North Yorkshire Fire and Rescue Service say its Hazardous Materials Specialist Officers are investigating the incident at Outwood Academy, along with crews from Ripon and Boroughbridge.
A specialist detection, identification and monitoring (DIM) team from West Yorkshire Fire and Rescue Service is also working alongside them.
It has been confirmed that two of the 27 pupils affected were taken to hospital, the rest were treated at the scene by ambulance staff.
We are working with colleagues from North Yorkshire Police and Yorkshire Ambulance Service at this time to determine what has caused this occurrence. Further information will follow as we have it.
Emergency services remain at the scene at Outwood Academy School on Clotherholme Road in Ripon.
Police were called at around 12.30pm - its is believed the incident happened sometime between 11am and 11.30am. A number of students had collapsed at the school and a number of others were taken ill. It is reported 27 students have been affected, all displayed signs of sickness and feeling faint. Some have been attended to by paramedics at the scene and others have been taken to hospital.
At this stage it is not known what has caused the students to fall ill and officers are working with the fire service to establish what has caused the incident.
It has been confirmed that 27 pupils and one teacher have collapsed at Outwood Academy School in Ripon. The school has been evacuated and pupils sent to nearby Ripon Community College. Emergency services remain at the scene.
Emergency services are currently in attendance at the Outwood Academy School on Clotherholme Road in Ripon.
Police received reports at around 12.30 today that several students had collapsed at the school. A number have been taken to hospital.
A spokeswoman for North Yorkshire Police said the safety of all the students and staff at the school was paramount and officers were working with the fire and ambulance services to establish what has caused the students to collapse.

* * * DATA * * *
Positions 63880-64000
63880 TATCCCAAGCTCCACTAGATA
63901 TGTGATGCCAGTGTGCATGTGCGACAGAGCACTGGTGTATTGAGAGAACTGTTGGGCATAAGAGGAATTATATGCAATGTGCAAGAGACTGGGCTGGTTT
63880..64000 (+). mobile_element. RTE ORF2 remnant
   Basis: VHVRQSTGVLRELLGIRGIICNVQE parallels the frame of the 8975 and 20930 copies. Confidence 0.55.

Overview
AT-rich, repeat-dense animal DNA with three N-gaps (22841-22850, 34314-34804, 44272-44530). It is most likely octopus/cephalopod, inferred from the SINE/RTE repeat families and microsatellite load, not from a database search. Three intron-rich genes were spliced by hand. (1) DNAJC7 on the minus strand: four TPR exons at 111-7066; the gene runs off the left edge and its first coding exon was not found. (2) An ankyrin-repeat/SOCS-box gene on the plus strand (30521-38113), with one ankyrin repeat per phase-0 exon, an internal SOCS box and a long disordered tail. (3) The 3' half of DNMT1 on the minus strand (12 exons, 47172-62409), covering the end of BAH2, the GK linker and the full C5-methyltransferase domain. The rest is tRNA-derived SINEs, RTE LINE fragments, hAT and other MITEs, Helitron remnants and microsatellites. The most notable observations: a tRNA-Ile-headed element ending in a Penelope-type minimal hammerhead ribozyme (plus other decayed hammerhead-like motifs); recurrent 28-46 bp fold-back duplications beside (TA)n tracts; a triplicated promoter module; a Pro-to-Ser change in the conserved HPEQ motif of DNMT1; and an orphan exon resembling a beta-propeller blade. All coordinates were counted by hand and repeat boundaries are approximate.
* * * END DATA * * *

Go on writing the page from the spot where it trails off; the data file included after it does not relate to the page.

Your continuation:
Governors at Mablethorpe's only secondary school have voted in favour of pushing ahead with a formal consultation to close it.
ITV Calendar has been told the closure plans for Monks' Dyke Tennyson College are due to a £1.4 million deficit and falling pupil numbers. Students will instead be taught at the school's other campus in Louth.
An action group has already held a protest, and it says there is growing support for the school to become a 'free school academy'.
Bradford's National Media Museum is to benefit from a funding boost to create a new interactive science gallery.
The museum, which was threatened with closure just two years ago, will get £1.5 million to start a hands on exhibit exploring the science behind light, sound and perception and how they impact what we watch on tv.
Reasearch into fighting heart disease at the University of Leeds has been given a funding boost.
The British Heart Foundation has committed £1.3 million to research into finding ways to reduce the risk of heart disease in people with diabetes.
Around 280,000 people in the region are thought to have diabetes, which increases their risk of cardiovascular disease.
Campaigners have marched through Leeds - protesting against the Government's scrapping of grants for half a million students.
1900 students in Leeds alone will be affected when the Student Maintenance Grants are stopped in September next year. A third of students surveyed said they would have to drop out of higher education if they were not given the money.
Dozens of schoolchildren from across Lincolnshire are taking part in an archaeological dig in Bardney, working with Prof Carenza Lewis from The University of Lincoln who also features within the well-known TV programme 'Time Team'.
The work is aimed at inspiring more youngsters to go to university as Lincolnshire has a low take up in the county.
The students and their teachers have already found bone, buckles and medieval pottery as part of the dig.
Bradford has handed out more fines to parents for taking their children out of school than almost any other authority in the country.
It was just behind Lancashire, in a report published today, dishing out 3,319 fines in 2015-2015.
Councils said schools across the country have been handing out more fines as part of a crackdown by the Department for Education and regulators Ofsted on term time absences.
It is down to the individual headteacher whether to hand out a fine, but many are increasingly resorting to the punishment.